Cricket balls vary based on who makes them. They can also be different colors, depending on the type of match being played. So, there’s a lot more to think about when it comes to a simple cricket ball.
Let’s explore the balls used in one-day and test cricket. We’ll talk about international specifications and design, what they’re made of, and why there are balls of different colors.
Top Cricket Ball Manufacturers
Cricket balls are made by several manufacturers worldwide, but only a few are approved for professional games. One of these is Kookaburra, an Australian brand. It was first used only by the Australian Cricket Board. But now, Kookaburra balls are used in most ODI, T20, and test matches in Australia and many other cricket-playing countries.
There are two major exceptions. In England, all professional-level games use Dukes cricket balls. And in India, the SG ball is more commonly used.
It’s worth noting that the Dukes cricket ball is actually the oldest manufactured cricket ball. It was originally made by the Duke Family and is now produced by British Cricket Balls Limited.
All the balls have similarities because they need to follow rules about their size and weight. The Kookaburra ball, for instance, has a unique seam. It tends to wear out after about 20 to 30 overs. So, it may stop swinging early, and spinners might find it hard to grip.
On the other hand, the Dukes ball has a seam that lasts longer. It’s often the first choice for seam and swing bowlers. Lastly, the SG ball is mainly used in India. It loses its shine pretty fast. This makes it a favorite among spinners, while seamers may not gain much swing from it.
Breakdown of the Different Cricket Ball Types in Professional Play
Obviously, you can’t have a cricket game without a ball. It’s a crucial piece of equipment. The cricket ball has a complex design, and it’s not completely round because of the seam running around its middle.
Even though cricket balls can be different colors and made by different manufacturers, each ball used in a match must meet specific requirements. There are exceptions for those who are practicing or learning the game at a junior level. But in a real match, all balls must follow the relevant rule.
Red Leather Cricket Balls
The red ball was the first kind, and for many years, it was the only ball used in all matches. Today, red balls are only used for daytime first-class and test cricket.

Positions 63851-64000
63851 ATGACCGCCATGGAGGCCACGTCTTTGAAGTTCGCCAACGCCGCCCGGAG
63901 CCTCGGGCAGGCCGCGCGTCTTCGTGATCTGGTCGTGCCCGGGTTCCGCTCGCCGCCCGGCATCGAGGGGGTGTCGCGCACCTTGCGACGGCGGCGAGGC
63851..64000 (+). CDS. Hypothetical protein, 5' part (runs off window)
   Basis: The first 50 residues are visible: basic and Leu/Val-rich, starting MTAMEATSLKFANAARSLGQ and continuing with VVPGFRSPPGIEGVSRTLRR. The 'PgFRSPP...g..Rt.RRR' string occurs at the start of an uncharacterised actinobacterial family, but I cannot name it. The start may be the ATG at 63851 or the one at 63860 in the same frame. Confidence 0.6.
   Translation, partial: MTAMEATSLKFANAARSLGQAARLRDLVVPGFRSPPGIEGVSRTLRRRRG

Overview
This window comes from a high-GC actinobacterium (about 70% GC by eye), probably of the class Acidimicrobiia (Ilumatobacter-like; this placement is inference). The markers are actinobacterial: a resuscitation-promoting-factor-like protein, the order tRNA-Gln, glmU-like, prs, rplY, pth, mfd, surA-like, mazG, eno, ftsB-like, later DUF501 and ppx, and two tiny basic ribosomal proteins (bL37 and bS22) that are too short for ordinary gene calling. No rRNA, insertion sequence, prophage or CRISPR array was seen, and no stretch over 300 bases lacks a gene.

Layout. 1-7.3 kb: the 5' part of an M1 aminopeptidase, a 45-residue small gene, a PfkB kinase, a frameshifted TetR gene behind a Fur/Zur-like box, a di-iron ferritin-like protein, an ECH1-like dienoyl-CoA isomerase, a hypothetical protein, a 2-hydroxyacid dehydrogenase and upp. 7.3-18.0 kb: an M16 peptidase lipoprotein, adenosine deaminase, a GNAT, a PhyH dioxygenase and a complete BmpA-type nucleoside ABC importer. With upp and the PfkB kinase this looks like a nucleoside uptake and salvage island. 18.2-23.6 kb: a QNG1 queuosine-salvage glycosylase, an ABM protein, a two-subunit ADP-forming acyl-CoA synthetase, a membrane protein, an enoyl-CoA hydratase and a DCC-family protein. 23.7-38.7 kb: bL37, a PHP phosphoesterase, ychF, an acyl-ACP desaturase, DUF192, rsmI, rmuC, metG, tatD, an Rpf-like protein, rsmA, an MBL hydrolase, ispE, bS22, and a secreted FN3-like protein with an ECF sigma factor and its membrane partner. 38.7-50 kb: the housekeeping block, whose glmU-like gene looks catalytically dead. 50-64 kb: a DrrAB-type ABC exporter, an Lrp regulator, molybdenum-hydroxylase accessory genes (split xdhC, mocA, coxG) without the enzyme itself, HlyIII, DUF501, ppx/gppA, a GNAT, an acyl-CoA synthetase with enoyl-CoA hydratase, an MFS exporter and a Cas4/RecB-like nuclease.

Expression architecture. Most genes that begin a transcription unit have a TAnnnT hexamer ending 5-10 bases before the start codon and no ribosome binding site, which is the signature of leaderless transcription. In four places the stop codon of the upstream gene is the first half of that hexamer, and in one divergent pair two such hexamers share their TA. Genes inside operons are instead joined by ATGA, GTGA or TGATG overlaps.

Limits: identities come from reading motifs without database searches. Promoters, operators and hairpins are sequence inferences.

Making these balls begins with a cork center. Then, tight string is wrapped around it, and a red leather cover is added. Red balls usually last longer. Plus, their bright color makes them easier for umpires and players to see.
White Leather Cricket Balls
The white cricket ball is now in use for all limited overs matches around the world. Whether it’s a one day 50 over match or a Twenty20 contest, the white ball is in official use. Originally, white balls were brought in for one day games which were played under floodlights as they were easier to see than the traditional red.
In time, things have changed and white leather balls are now used for all limited overs matches, irrespective of the time of day at which they are played.
The manufacturing process for white balls is exactly the same as the red versions but white cricket balls actually tend to behave differently. Early in a match, there can be a tendency for the white balls to swing more but this phenomenon quickly starts to disappear. White balls can also deteriorate more quickly and, after around 30-40 overs, they can become discoloured and difficult for players to see.
For these reasons, a rule change came into force relating to ODI cricket. The fielding side now has two new balls at the start of the 50-Over innings. Those balls are to be split between each end and are retained by the square leg umpire when not in use.
Pink Cricket Balls
The pink ball is the latest addition to the list of official cricket balls. It’s generally used for test matches and first-class games that span day and night.
Test cricket has experimented with day-night games at the first-class level since 2009. The first test match under these conditions took place in 2015. These games start in the daylight and continue into the night under floodlights.
Cricket’s governing body had to choose a color for the ball for these games. They decided players would wear traditional white clothes during day-night test matches, which made using a white ball impractical. A red ball was also unsuitable as it was hard to see at night for fielders, batsmen, and spectators.
The pink ball was developed as a compromise. It’s very bright and can be seen at all times of the day. Plus, it’s a neutral color that won’t clash with the players’ and umpires’ clothes.
A pink ball lasts longer than a white one. Its durability and visibility make it an excellent choice for day-night test matches.
So there we have it, a detailed guide about the different cricket ball types used in professional Cricket. Why not reading our article about the Googly Ball next?